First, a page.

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(Credit: Alamy)


How Mick Jagger inspired a Beatles album

The Beatles or The ‘Stones? It is a question that has become the arbitrary music equivalent of sweet or savoury, tea or coffee or summer or winter. In recent times, even Paul McCartney has waded in on the debate dubbing The Rolling Stones a “blues cover band” and asserting that “The Beatles were better”.

The peace and love of the 1960s might be remembered as an artistic explosion, but there was certainly some competitive spirit in the air. The ‘Fab Four’ may have found themselves in a sprint with The Beach Boys to push the boundaries of stereo sound, but the greatest battle was tied down to their war with The Stones to lead the charge of the British invasion. “We went to America, and we had huge success,” McCartney once said. “Then the Stones went to America. We did Sgt. Pepper, the Stones did a psychedelic album. There’s a lot of that.”

However, the battle was always on a good-natured front, and it helped to propel music in the right direction. As McCartney concluded: “We were great friends, still are kind of. We admire each other. The Stones are a fantastic group. I go see them every time they’re out. They’re a great, great band.”

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One particular paradigm of the British invaders influencing each other’s work comes in the form of the classic Rubber Soul record that saw The Beatles develop a less juvenile style. Even the artwork itself represented a second chapter for the maturing and increasingly experimental band. As McCartney opined: “The album cover is another example of our branching out: the stretched photo.”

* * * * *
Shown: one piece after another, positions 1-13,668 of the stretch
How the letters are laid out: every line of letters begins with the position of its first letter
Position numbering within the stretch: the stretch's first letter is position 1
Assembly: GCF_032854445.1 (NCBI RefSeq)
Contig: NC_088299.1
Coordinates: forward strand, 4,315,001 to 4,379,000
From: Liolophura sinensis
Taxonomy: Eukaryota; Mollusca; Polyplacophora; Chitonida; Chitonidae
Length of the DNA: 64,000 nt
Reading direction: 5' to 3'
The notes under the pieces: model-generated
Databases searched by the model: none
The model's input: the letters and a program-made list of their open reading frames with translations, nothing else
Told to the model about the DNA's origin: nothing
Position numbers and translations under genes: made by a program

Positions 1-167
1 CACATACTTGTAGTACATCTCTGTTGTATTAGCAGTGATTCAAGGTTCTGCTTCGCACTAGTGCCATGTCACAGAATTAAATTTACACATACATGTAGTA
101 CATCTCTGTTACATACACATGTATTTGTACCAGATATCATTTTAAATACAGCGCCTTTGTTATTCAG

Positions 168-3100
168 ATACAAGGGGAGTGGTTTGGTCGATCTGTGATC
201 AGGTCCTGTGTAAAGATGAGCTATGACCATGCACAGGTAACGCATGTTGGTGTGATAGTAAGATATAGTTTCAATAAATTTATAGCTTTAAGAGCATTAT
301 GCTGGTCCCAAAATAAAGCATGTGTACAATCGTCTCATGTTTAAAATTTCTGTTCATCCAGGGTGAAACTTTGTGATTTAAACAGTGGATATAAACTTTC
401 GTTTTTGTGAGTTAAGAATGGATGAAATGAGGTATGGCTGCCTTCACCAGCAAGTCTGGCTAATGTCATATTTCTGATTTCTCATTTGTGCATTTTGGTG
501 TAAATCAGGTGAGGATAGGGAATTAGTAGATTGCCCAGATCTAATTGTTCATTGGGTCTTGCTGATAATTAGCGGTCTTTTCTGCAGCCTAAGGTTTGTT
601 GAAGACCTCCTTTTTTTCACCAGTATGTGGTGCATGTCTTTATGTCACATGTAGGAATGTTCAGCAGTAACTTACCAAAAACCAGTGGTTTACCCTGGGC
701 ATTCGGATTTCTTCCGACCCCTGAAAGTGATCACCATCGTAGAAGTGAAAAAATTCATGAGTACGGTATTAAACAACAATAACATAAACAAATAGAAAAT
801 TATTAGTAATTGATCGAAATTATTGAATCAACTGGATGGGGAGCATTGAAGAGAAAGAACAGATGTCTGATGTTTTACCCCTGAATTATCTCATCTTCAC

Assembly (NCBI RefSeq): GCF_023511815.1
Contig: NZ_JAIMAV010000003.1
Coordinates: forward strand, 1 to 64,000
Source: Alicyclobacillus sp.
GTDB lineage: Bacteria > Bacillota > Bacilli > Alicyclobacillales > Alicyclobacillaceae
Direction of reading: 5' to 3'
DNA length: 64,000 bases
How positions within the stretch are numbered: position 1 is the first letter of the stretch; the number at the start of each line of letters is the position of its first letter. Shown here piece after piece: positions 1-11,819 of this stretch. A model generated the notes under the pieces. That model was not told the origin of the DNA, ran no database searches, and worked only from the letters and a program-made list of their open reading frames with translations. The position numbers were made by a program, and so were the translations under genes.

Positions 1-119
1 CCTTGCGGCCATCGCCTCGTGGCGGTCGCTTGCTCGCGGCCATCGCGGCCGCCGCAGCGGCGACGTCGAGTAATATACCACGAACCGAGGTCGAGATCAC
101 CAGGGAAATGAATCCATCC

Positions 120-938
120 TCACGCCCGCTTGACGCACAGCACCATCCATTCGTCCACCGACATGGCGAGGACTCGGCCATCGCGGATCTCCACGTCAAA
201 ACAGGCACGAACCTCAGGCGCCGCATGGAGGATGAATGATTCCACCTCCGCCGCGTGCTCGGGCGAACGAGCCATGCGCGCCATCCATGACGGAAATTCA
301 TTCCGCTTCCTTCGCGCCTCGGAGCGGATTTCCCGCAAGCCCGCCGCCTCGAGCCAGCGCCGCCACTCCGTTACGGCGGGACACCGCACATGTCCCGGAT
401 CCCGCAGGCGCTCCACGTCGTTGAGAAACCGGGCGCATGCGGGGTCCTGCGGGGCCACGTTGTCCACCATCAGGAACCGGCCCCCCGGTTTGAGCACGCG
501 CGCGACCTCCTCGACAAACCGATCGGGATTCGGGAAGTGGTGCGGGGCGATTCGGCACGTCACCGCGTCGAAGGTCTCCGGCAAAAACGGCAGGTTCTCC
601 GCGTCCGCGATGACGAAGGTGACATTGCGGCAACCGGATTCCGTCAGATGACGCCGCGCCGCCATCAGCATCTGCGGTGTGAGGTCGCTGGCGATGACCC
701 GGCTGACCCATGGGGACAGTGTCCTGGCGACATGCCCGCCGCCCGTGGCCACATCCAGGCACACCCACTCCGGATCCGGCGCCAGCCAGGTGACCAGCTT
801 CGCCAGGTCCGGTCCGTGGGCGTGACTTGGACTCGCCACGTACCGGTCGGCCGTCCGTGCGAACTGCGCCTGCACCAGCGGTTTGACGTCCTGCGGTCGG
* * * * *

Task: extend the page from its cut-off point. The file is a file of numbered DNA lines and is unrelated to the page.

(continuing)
Later adding: “That was actually one of those little exciting random things that happen. The photographer Robert Freeman had taken some pictures round at John’s house in Weybridge. We had our new gear on – the polo necks – and we were doing straight mug shots; the four of us all posing.”

McCartney added: “Back in London, Robert was showing us the slides; he had a piece of cardboard that was the album-cover size and he was projecting the photographs exactly onto it so we could see how it would look as an album cover. We had just chosen the photograph when the card that the picture was projected onto fell backwards a little, elongating the photograph. It was stretched and we went, ‘That’s it, Rubber So-o-oul, hey hey! Can you do it like that?’ And he said, ‘well, yeah. I can print it that way.’ And that was it.”

Prior to choosing the artwork, The Beatles had already selected the album title, a rarity in their creative process up until that point. As it happens, it was also a covert hint towards ‘Macca’s’ recent “blues cover band” comment all along. “I’d just read about an old bloke in the States who said, ‘Mick Jagger, man. Well, you know, they’re good, but it’s plastic soul.’”

Fearing that ‘plastic soul’ might have been a bit too on the nose the newly “fully fledged potheads” decided to twist the title with a healthy dose of creative obfuscation and opted to go with Rubber Soul instead. In the process, the Jagger jibe was lost to history, however, the album itself also exhibits the message of the old bluesman who spawned it—The Beatles were determined to exhibit some authentic introspection on the album itself and put the argument of appropriation to bed. 

Subsequently, The Beatles and The Rolling Stones have commented on how they inspired and influenced each other, however, when it comes to the title of Rubber Soul, Jagger spawned a perfunctory impression that has since gone down in history before the band’s had even processed just how much they rubbed off on each other.